Truro Township plans for the future


By Tara Figurski

Staff Writer

Truro Township officials started looking at a strategic plan that, if adopted, could provide guidance for the township through 2020.

Truro Township Administrator Jason Nicodemus provided the trustees a draft of the strategic plan in March, asking them to study the proposed plan and give feedback

“The strategic plan is more or less a planning tool for the township,” Nicodemus said. “With changes over time sometimes an organization can lose a little bit of their objective goals.”

Nicodemus said having a strategic plan allows an organization to tie services to goals, objectives and focus areas.

“The strategic plan is a little more general in nature (and includes) focus areas that we want to concentrate on,” Nicodemus said.

The strategic plan identifies six focus areas: service delivery, communications, organizational support, governmental representation, governance structure, and fiscal policy.

A focus of service delivery is to protect the well being and safety of township residents and businesses, Nicodemus said, adding the township should build on providing proactive fire and emergency medical service. Another goal of service is to explore and identify options for improving safety and education of residents by identifying roles they can play in making their community safer, according to Nicodemus.

Township officials will ensure effective communications by expanding public service announcements and information outlets and increasing opportunities for the public to communicate with trustees, according to the plan.

Also under the plan, the township and its leadership should be active participants in addressing regional issues by participating in local and regional planning efforts and maintaining and expanding local, regional, state and federal partnerships.

Regarding fiscal policy, the township must maintain a a solid financial position to meet current and new needs in a cost effective and accountable manner while maintaining existing assets of the community, according to the strategic plan.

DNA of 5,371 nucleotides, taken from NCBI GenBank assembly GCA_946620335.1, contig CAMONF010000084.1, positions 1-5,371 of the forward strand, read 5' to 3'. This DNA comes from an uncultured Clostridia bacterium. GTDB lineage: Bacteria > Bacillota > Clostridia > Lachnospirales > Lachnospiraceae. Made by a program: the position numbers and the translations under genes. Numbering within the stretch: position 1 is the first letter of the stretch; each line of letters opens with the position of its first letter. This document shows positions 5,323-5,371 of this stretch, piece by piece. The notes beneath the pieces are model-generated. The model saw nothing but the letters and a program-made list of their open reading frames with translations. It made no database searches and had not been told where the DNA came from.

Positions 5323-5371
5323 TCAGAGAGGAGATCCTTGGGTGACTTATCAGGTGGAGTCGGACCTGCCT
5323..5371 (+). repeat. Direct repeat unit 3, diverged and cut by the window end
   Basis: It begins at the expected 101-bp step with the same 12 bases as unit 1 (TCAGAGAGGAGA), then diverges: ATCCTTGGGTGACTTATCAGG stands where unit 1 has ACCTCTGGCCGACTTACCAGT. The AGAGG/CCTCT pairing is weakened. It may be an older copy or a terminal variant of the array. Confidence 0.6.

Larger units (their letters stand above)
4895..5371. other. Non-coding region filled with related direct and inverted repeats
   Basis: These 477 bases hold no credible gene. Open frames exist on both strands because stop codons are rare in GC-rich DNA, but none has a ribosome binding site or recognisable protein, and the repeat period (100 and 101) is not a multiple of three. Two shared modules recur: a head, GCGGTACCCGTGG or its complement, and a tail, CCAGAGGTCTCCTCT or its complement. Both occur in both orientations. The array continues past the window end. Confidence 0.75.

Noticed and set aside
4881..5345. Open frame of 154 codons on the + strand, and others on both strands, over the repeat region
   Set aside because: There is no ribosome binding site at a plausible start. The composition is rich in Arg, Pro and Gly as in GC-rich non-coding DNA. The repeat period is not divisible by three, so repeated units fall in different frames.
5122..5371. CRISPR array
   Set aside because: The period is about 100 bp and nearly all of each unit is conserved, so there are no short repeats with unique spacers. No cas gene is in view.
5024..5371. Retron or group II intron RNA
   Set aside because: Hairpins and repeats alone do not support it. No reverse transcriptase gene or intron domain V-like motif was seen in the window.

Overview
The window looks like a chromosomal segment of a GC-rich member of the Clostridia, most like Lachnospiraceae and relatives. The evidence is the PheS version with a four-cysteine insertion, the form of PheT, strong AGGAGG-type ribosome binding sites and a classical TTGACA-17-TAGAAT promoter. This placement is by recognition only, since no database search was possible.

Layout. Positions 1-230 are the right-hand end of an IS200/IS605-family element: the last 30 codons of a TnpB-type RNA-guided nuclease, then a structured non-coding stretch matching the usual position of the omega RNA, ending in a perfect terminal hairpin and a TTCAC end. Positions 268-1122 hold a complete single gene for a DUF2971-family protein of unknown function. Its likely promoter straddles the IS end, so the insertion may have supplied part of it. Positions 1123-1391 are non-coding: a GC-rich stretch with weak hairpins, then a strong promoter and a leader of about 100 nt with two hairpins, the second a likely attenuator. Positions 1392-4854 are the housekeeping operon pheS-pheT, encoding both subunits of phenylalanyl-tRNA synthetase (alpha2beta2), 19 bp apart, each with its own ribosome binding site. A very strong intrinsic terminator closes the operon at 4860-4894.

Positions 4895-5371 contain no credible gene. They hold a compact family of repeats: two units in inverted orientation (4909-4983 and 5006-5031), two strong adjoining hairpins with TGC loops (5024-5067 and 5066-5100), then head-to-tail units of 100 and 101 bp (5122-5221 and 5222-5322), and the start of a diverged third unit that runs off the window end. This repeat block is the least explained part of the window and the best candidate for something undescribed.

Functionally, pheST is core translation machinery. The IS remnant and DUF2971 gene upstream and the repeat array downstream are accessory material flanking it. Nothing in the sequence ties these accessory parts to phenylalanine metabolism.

Because the township has never had a strategic plan, implementation is key, therefore Nicodemus is working to get staff, elected officials and residents engaged in the planning process.

“We are still working on the timelines for implementation,” Nicodemus said.

In preparing the draft of the strategic plan, Nicodemus studied other strategic plans and spoke with township administrators across central Ohio. Because each township operates differently, each strategic plan will look different.

“Madison (Township) would have a police department,” he said. “We do not have a police department. There are pieces that will not mesh and not everyone’s vision and mission are the same.”

The next step in the process is to compile questions and concerns and determine additional items that may need to be added to the strategic plan.

“This will be a whole team process,” Nicodemus said. “I have gotten a little bit of feedback from a couple of individuals. They had until the end of March to reply with initial feedback.”

Township trustee Barb Strussion said a strategic plan is fine, but her primary focus right now is the levy. She said it is difficult to focus on a strategic plan when the township is facing such a tight budget.

“We have to focus on that and hopefully get the operating levy passed,” she said.

On May 6, Truro Township residents are being asked to approve a general fund, .75 mill levy. The levy will cost the owner of a $100,000 home about $23 a year in additional taxes.


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